Corporate Bonds Could Reward Income Investors in 2022 | ETF Trends

Broadly speaking, 2021 was a forgettable year in the bond market and more frustration could be on the way in 2022 as the Federal Reserve ramps up tapering activities and sets out upon interest rate hiking course.

Corporate bonds could be one way for investors to remain engaged with fixed income in the new year while not fretting about Fed tightening. On that note, the WisdomTree U.S. Corporate Bond Fund (CBOE: WFIG) is a relevant consideration.

WFIG, which tracks the WisdomTree U.S. Corporate Bond Index, is slightly outperforming the widely followed Markit iBoxx USD Liquid Investment Grade Index on a year-to-date basis. Credit spreads highlight the allure of WFIG as a 2022 idea.

“Corporate bonds trade at a higher yield–known as a spread–over comparable maturity U.S. Treasuries to provide extra compensation to investors to offset the credit risk of the corporate issuers,” says Morningstar analyst Dave Sekera. “Considering how low-interest rates are, this extra credit spread provides a significant amount of extra yield for investors. For example, with the 10-year U.S. Treasury yielding approximately 1.50%, the yield on the average BBB rated corporate bond is almost double at 2.60%.”

WFIG sports an effective duration of 9.11 years, putting it in the intermediate-term territory. As Sekera notes, that could be the most attractive duration range for investors next year.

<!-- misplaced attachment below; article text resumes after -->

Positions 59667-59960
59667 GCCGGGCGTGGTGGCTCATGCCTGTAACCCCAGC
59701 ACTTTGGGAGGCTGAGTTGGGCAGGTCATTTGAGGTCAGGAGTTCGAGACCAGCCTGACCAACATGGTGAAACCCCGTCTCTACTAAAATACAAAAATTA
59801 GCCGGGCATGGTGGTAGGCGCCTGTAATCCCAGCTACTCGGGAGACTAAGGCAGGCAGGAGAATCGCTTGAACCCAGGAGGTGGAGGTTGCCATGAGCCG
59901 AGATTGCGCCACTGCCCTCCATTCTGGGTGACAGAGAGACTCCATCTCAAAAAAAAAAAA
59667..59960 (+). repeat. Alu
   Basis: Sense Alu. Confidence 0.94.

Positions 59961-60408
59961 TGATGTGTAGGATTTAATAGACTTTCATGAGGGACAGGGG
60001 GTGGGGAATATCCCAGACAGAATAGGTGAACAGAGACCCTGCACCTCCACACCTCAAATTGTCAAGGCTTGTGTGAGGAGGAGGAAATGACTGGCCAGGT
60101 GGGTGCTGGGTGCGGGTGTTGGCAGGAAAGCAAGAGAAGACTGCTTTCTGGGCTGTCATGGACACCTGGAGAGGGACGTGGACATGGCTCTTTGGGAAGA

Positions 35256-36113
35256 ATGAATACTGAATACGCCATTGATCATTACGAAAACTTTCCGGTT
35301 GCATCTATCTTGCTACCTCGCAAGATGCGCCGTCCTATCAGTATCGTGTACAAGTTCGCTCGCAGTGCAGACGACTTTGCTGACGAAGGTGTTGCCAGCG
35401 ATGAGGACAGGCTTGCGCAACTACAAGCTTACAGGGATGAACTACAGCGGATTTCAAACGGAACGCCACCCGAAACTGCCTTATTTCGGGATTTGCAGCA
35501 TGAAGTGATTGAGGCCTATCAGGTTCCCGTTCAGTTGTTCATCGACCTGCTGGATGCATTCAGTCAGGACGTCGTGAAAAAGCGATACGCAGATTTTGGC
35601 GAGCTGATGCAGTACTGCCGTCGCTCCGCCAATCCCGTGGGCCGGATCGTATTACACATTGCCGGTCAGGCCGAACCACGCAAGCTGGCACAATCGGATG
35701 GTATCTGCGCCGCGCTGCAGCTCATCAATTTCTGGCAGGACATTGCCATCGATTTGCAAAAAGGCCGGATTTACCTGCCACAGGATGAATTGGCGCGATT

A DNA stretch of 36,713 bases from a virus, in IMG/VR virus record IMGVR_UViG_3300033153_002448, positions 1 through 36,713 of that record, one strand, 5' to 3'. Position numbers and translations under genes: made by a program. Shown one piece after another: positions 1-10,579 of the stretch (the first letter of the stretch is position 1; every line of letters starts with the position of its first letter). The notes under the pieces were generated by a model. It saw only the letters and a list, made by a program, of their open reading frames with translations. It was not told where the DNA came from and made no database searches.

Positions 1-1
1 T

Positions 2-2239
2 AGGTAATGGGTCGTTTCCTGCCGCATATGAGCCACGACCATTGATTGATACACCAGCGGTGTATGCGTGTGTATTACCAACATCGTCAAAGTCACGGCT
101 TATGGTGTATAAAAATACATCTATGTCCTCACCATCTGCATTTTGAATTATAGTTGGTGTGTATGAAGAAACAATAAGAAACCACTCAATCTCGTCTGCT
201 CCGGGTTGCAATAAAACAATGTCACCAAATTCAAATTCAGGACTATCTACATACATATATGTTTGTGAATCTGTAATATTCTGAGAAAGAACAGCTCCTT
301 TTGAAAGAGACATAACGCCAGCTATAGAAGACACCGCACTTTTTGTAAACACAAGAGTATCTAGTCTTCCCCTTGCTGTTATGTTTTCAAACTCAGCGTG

“Within the corporate bond market, investors can benefit from one of 2021’s trends,” he adds. “Over the course of this past year, interest rates have risen the most among intermediate maturity bonds. But from here, we expect that medium-term bonds will provide the most yield with less price sensitivity from changes in interest rates as compared with longer-dated bonds.”

Home to a deep bench of 550 bonds, WFIG doesn’t put investors in harm’s way when it comes to credit risk as nearly half its components are rated AAA, AA or A. WFIG’s fundamental screen reduces credit risk while steering investors toward attractively valued income opportunities. That could be an appropriate methodology for investors to consider in 2022.

“With the prospect for a combination of rising interest rates but strong economic growth, we think investors should either remain in or consider moving to, an overweight position in corporate bonds in their fixed-income portfolio allocations,” concludes Sekera.

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The opinions and forecasts expressed herein are solely those of Tom Lydon, and may not actually come to pass. Information on this site should not be used or construed as an offer to sell, a solicitation of an offer to buy, or a recommendation for any product.